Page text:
The Clean Air Act contemplates that the federal government, the states, and private citizens will each implement or enforce the Act in different ways. The Act requires the Administrator to determine which emissions into the air are pollutants, and to establish the minimum acceptable level in the air of any particular pollutant. 42 U.S.C. §§ 7408-7409. The Act leaves to each state the drafting of a "state implementation plan" (SIP) to provide for the implementation, maintenance, and enforcement of the air quality standards set by the Administrator. The SIP must provide "necessary assurances that the State will have adequate personnel, funding, and authority to carry out [the] implementation plan." 42 U.S.C. § 7410(a) (2) (F) (i).
Once a SIP goes into effect, the Act provides three different mechanisms for the SIP's enforcement. States may sue violators pursuant to state or federal law. The Administrator may also sue a violator, after giving thirty days notice to the state in which the polluter is located. 42 U.S.C. § 7413(a) (1). And, because Congress recognized that federal or state enforcement of the Act might be insufficient, the Act also provides for citizen suits. Congress hoped that providing citizens with a liberal right of action would "stir slumbering agencies and . . . circumvent bureaucratic inaction that interferes with the scheduled satisfaction of the federal air quality goals." Friends of the Earth v. Carey, 535 F.2d 165, 173 (2d Cir. 1976).
While Congress sought to encourage citizen suits, citizen suits were specifically intended to provide only "supplemental . . . assurance that the Act would be implemented and enforced." Natural Resources Defense Council, Inc. v. Train, 166 U.S. App. D.C. 312, 510 F.2d 692, 700 (D.C. Cir. 1974). Congress made "particular efforts to draft a provision that would not reduce the effectiveness of administrative enforcement, . . . nor cause abuse of the courts while at the same time still preserving the right of citizens to such enforcement of the act." Senate Debate on S. 3375, March 10, 1970, reprinted in Environmental Policy Division of the Congressional Research Service, A Legislative History of the Clean Air Amendments of 1970, Vol. I. at 387 (1974) (remarks of Senator Cooper). Specificallly, the Act requires that sixty days before filing a citizen suit, plaintiffs give notice of the violation at issue to the Administrator; to the state in which the violation occurs; and to any alleged violator of the standard, limitation, or order. 42 U.S.C. § 7604(b) (1) (A). The purpose of the notice provision is to allow the Administrator and other officials to rectify inaction, and thus obviate the need for judicial recourse. NRDC v. Train, 510 F.2d at 703.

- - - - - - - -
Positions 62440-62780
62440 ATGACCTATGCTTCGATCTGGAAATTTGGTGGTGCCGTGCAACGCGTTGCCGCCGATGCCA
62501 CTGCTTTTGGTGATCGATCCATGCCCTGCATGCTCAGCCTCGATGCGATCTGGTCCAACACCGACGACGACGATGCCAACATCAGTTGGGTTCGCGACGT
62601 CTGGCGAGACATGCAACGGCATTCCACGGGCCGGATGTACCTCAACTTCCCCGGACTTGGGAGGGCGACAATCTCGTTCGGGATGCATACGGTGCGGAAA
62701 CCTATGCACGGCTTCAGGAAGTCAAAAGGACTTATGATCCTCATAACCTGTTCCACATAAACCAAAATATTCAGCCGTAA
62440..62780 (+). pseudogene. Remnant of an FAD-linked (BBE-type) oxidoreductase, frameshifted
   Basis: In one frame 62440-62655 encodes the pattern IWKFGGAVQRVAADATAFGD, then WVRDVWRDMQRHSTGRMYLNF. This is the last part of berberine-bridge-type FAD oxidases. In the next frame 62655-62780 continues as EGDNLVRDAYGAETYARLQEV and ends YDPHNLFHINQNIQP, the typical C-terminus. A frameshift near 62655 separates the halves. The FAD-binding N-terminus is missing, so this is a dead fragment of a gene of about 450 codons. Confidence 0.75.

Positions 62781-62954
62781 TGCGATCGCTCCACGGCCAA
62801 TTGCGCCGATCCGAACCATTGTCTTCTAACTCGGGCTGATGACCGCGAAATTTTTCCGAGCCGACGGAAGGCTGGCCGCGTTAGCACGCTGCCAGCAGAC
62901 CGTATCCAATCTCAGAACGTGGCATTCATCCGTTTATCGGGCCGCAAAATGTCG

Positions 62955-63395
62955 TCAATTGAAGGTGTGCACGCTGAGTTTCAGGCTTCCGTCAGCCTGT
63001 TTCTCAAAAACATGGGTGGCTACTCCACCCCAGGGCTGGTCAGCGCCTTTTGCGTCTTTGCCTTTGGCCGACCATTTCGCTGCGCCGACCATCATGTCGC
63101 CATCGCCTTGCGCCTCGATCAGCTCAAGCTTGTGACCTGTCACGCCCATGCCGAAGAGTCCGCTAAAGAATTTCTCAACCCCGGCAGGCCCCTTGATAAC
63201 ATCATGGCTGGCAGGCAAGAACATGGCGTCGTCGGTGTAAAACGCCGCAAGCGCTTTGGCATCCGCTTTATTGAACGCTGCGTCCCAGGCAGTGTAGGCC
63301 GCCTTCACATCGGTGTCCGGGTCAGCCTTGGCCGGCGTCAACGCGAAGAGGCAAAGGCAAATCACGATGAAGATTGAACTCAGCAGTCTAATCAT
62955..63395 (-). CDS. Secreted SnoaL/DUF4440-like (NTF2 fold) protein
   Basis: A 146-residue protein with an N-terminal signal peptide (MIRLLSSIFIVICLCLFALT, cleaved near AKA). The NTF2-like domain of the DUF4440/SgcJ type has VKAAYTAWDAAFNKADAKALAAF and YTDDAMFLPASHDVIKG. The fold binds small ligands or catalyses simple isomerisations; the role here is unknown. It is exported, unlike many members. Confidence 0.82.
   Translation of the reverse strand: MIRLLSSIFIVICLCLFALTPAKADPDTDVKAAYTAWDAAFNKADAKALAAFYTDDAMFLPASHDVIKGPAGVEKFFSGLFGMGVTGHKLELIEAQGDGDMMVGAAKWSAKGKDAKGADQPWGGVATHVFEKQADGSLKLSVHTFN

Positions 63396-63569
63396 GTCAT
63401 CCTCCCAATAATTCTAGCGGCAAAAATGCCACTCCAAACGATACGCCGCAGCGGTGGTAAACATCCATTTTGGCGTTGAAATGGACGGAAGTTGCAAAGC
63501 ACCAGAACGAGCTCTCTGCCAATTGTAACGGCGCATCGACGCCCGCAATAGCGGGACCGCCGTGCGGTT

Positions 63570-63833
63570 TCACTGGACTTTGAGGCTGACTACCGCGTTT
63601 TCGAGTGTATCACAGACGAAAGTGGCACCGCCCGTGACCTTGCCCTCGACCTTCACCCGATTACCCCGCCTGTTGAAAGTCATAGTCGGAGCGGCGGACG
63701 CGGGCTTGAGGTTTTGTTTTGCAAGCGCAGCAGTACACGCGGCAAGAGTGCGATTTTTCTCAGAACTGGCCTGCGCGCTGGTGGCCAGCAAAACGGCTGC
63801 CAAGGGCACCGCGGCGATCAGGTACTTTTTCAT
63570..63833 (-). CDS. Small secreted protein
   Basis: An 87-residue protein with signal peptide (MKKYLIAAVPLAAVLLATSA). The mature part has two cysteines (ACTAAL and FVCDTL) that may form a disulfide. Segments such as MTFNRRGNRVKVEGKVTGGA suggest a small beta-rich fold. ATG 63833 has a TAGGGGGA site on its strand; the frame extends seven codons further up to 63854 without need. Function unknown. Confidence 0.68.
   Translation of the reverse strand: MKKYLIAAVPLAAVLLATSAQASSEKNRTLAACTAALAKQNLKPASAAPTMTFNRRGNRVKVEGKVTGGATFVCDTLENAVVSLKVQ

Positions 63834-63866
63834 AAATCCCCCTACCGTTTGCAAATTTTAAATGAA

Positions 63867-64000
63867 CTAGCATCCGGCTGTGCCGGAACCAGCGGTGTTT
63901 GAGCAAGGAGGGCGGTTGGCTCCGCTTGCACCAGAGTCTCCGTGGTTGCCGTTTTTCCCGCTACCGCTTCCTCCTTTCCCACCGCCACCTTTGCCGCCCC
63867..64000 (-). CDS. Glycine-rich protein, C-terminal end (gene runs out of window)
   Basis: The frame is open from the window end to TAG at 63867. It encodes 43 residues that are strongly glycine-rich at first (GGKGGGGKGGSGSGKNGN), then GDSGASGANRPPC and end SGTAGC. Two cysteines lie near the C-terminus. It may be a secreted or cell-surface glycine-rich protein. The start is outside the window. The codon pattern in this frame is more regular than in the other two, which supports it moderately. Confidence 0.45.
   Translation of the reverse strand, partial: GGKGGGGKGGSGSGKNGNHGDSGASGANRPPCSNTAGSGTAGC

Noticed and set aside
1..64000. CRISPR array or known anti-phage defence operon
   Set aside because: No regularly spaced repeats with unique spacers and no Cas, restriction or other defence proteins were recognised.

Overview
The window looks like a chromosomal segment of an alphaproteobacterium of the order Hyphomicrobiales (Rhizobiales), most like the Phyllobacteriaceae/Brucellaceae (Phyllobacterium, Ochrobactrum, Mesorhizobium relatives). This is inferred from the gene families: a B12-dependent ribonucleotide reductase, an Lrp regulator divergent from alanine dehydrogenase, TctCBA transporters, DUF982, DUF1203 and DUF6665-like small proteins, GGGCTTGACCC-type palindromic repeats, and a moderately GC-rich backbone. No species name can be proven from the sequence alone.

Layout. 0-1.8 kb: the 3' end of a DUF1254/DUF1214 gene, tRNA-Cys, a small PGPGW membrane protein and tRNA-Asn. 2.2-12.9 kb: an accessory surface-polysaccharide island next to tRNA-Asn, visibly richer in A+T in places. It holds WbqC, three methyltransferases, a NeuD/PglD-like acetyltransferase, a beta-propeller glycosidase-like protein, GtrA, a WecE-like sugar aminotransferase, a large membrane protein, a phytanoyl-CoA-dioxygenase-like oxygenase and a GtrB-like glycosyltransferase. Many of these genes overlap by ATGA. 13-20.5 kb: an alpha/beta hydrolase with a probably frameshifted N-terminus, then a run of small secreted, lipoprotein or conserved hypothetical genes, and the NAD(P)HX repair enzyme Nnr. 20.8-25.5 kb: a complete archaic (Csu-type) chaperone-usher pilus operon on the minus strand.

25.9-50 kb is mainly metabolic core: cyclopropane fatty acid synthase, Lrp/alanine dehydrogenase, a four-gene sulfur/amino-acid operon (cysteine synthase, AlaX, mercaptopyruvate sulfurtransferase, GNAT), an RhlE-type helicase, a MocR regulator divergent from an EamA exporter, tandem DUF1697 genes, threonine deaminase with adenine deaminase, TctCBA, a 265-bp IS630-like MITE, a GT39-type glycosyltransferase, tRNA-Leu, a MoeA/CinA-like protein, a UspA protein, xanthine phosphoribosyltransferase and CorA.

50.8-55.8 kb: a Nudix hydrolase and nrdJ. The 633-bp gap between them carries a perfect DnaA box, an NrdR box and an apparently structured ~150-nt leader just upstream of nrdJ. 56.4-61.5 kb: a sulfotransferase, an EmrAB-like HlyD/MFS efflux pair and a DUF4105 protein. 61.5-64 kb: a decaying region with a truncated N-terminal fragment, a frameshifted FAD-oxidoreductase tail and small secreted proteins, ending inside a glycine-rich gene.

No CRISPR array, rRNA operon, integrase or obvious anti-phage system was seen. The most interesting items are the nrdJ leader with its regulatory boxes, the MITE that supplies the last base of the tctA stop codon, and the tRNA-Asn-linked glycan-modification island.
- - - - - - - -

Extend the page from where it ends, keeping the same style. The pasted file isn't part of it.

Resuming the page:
If, however, the Administrator and the state do not themselves bring suit during the sixty-day notice period, citizens may bring suit without joining the Administrator and state as necessary parties. See Metropolitan Washington Coalition v. District of Columbia, 167 U.S. App. D.C. 243, 511 F.2d 809, 814-815 (D.C. Cir. 1975). While courts welcome participation in Clean Air Act suits of governmental units with both enforcement responsibility and expertise, Congress intended the courts to enforce mandated air quality plans irrespective of the failings of agency participation. Friends of the Earth v. Carey, 535 F.2d at 173.
The Act contemplates that each of the three mechanisms for the Act's enforcement will be triggered by a different incentive. The Administrator is required by statute to enforce the Act. He is subject to direction of the President and the Congress.
The states are mandated to develop their own SIPs and to ensure that enforcement resources are adequate for carrying out their SIPs. The enforcement plans of all but a few states